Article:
Morrison shifted back and forth on his feet, wrinkled eyes taking in the Center’s ration line. He sighed and queued up, far from even the door to the building. The dry summer heat kept him as parched as the rest of them, all withered and scarred from the plague. But, once this damned line eased up, he’d have water for a day or two. Then he’d have to wait all over again, but ‘Odd Job’ Morrison took things one day at a time. He didn’t have the luxury of being able to choose his work, his home, or his health, and planning ahead wasn’t in the cards. A blistering wind blew across his puckered skin and Morrison winced as the stench of the other unwashed labourers rolled over him.
“Thirsty, mister?” A high, nasal voice queried from behind him. Turning, he noticed nothing until he looked down at the young girl who spoke. She appeared about 12 or 13 with unkempt black hair, reddened eyes, and hydroplague scars crisscrossing her visible skin.
He grunted in affirmation and took a step forward in time with the line. Morrison would usually be receptive to some conversation, especially while waiting, but his mood these last few days was sour at best. First time in years he’d gotten close to a relationship… well, it didn’t matter, anyway.
“If we’re to be waitin’ around, you could at least introduce yourself,” she said, hopping back and forth to a silent rhythm, “I’m Marlene.”
“Morrison,” he extended his hand, but Marlene just looked at it. Retracting his arm and sighing, he asked, “What are you doin’ here by yourself, Marlene? Where’re your parents?”
“Never had any,” she responded, “Where’s your family?”
Morrison grimaced as they moved up in the queue. “Gone,” he said, shaking his head. He looked around at the other workers as if expecting to see someone he knew before turning back to Marlene and smiling thinly. “Have you ever been outside Columbus?”
“Nope! Furthest I’ve been is that boat-yard. Marvin gets worried if I go too far away, but you can’t find treasure without a little searching.”
The wind shifted, pushing Morrison's dark scruff of hair back and Marlene's into her eyes. She struggled with it for a moment before emerging triumphant and wild to Morrison's quiet laughter.
"What are you laughing at?" she barked, indignant, "Don't make me get my Prod!"
"If you had one of them sticks, I'd drink a gallon of river water," Morrison said, smirking.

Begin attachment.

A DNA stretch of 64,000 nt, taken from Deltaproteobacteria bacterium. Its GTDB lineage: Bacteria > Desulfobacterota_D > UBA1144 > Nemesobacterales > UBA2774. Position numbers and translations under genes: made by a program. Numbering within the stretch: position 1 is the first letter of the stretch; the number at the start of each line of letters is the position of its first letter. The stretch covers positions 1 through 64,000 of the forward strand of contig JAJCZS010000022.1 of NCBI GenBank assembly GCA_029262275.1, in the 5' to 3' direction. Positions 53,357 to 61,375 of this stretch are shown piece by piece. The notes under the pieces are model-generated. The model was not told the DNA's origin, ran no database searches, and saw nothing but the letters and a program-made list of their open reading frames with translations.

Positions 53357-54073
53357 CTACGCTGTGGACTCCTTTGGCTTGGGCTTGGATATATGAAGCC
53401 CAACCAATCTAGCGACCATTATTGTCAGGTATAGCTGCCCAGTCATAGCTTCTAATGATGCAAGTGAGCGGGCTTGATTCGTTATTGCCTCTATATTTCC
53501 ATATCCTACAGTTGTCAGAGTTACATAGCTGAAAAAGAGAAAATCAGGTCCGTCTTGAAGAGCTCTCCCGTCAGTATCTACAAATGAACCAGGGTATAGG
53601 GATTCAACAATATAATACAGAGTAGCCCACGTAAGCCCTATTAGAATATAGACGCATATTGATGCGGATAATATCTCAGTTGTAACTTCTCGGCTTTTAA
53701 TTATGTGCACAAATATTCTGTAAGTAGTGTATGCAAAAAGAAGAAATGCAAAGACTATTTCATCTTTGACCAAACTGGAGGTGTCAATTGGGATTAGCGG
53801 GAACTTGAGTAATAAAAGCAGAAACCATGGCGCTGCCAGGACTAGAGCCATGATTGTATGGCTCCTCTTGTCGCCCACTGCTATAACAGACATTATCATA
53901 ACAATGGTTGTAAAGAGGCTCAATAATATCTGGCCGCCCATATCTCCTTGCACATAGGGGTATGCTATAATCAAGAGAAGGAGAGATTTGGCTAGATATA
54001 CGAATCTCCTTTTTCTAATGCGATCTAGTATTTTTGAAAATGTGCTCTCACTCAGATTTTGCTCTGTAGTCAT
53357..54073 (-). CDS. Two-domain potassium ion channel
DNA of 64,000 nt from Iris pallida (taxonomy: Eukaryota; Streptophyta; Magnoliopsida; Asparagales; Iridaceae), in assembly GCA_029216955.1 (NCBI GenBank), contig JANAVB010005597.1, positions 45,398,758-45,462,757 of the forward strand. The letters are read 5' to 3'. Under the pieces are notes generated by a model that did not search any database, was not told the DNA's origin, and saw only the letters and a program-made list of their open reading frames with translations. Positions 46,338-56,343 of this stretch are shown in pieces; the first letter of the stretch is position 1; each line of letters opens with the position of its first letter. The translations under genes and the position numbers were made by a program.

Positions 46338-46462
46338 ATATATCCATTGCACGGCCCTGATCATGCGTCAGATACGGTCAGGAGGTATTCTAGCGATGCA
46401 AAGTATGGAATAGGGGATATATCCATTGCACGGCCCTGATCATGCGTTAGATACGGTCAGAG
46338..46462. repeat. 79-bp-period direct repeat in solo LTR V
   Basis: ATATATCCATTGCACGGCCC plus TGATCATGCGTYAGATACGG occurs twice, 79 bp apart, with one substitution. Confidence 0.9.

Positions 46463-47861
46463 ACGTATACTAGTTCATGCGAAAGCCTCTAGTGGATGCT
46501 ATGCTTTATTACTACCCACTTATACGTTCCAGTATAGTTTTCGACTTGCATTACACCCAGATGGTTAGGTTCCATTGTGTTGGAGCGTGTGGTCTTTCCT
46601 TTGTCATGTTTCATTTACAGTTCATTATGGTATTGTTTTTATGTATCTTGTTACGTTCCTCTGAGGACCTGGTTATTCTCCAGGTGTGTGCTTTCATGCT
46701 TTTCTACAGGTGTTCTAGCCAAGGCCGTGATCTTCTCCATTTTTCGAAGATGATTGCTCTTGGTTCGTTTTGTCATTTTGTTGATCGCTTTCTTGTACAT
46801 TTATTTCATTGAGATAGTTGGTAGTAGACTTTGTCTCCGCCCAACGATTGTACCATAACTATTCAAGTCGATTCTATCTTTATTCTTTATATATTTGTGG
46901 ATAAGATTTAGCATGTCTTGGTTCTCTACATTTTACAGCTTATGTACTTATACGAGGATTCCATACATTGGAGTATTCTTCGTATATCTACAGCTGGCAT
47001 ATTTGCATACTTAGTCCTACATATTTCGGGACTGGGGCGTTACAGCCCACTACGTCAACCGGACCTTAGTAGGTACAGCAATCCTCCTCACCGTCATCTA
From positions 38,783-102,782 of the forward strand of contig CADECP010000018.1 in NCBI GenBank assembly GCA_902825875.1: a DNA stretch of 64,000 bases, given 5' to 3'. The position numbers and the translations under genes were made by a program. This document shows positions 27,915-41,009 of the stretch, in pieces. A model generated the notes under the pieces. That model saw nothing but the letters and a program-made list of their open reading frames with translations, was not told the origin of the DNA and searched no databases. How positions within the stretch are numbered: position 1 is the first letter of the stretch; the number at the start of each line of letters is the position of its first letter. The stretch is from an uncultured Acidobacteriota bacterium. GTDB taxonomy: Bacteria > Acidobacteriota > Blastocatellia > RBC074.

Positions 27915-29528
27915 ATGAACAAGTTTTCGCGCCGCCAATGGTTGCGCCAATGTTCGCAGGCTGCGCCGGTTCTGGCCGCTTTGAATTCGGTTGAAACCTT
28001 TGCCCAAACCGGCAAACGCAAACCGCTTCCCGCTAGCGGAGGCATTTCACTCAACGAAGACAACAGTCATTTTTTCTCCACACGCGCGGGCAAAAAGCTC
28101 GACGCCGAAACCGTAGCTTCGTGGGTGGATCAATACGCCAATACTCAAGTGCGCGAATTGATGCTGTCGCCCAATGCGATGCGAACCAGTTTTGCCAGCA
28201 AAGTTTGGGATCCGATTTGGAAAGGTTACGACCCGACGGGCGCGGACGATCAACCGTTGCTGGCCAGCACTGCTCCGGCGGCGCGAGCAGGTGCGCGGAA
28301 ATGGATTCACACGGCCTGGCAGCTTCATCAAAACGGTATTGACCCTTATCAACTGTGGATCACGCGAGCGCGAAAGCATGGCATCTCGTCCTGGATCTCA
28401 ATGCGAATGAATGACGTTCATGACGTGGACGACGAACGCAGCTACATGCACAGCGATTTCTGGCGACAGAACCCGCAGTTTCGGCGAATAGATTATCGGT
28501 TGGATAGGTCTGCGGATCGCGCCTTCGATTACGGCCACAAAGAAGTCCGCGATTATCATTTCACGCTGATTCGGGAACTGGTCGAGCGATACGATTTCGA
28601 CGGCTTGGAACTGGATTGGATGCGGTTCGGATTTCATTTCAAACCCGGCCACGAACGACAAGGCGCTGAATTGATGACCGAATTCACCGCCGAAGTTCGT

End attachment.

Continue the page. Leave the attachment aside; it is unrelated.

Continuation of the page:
Marlene huffed, affronted, "'Course I do, I am a collector."
"Sure, kid," Morrison turned around and took a few steps forward, closing the gap between him and the line.
"It's true! I've got lots of treasures. There's a music box, some rare books, a fancy knife, and even a pair of stilts," she danced around, excited.
"Music box, huh? I'd love to see one of those," Morrison said, somewhat jokingly. His eyes took on a mischievous glint as he proposed a trade, "How 'bout I give you a quarter of my day's water ration for your music box, if you even got one." The ladies'll love it, he thought to himself.
“No way,” Marlene scoffed, “I could get at least a full day’s worth, easy.”
“Fine, full ration, I’m not hagglin’ with a little girl,” Morrison wiped the heavy beads of sweat off his forehead.
“Damn right,” she smiled, clearly proud of herself.
“We need to get the blasted rations first, though. This line’s killin’ me.” Morrison reached the propped-open door, the scent of old, tired oak radiating from the frame. He ran his fingers over the wood, his expression far away as he recalled the texture of his uncle’s gnarled, handcrafted cane. He broke away from it sharply, causing Marlene to jump.
“What’s eatin’ you?” she asked. He looked away, clearly distraught. “C’mon, you can tell me.”
Morrison grunted, back to his monosyllabic responses.
“I’ll take a half ration, if it helps,” Marlene offered, “Nobody wants to buy an old music box anyway.”
Morrison shrugged, his weary expression garnering her unlikely concern. Finally, the last person in front of them left, ration in hand. He already had the top off, taking large gulps of fresh, clean water. A volunteer neutrally presented them with small jugs and gestured at them to leave.
Just like that, Morrison thought to himself, How anti-climactic. Ah well, least I’ve got my water. He took a swig and started for the door.
“The music box doesn’t even work, you know,” Marlene told him with worry, “but…”
“Let’s go take a look at it,” he said, “they don’t call me ‘Odd Job’ for nothing.”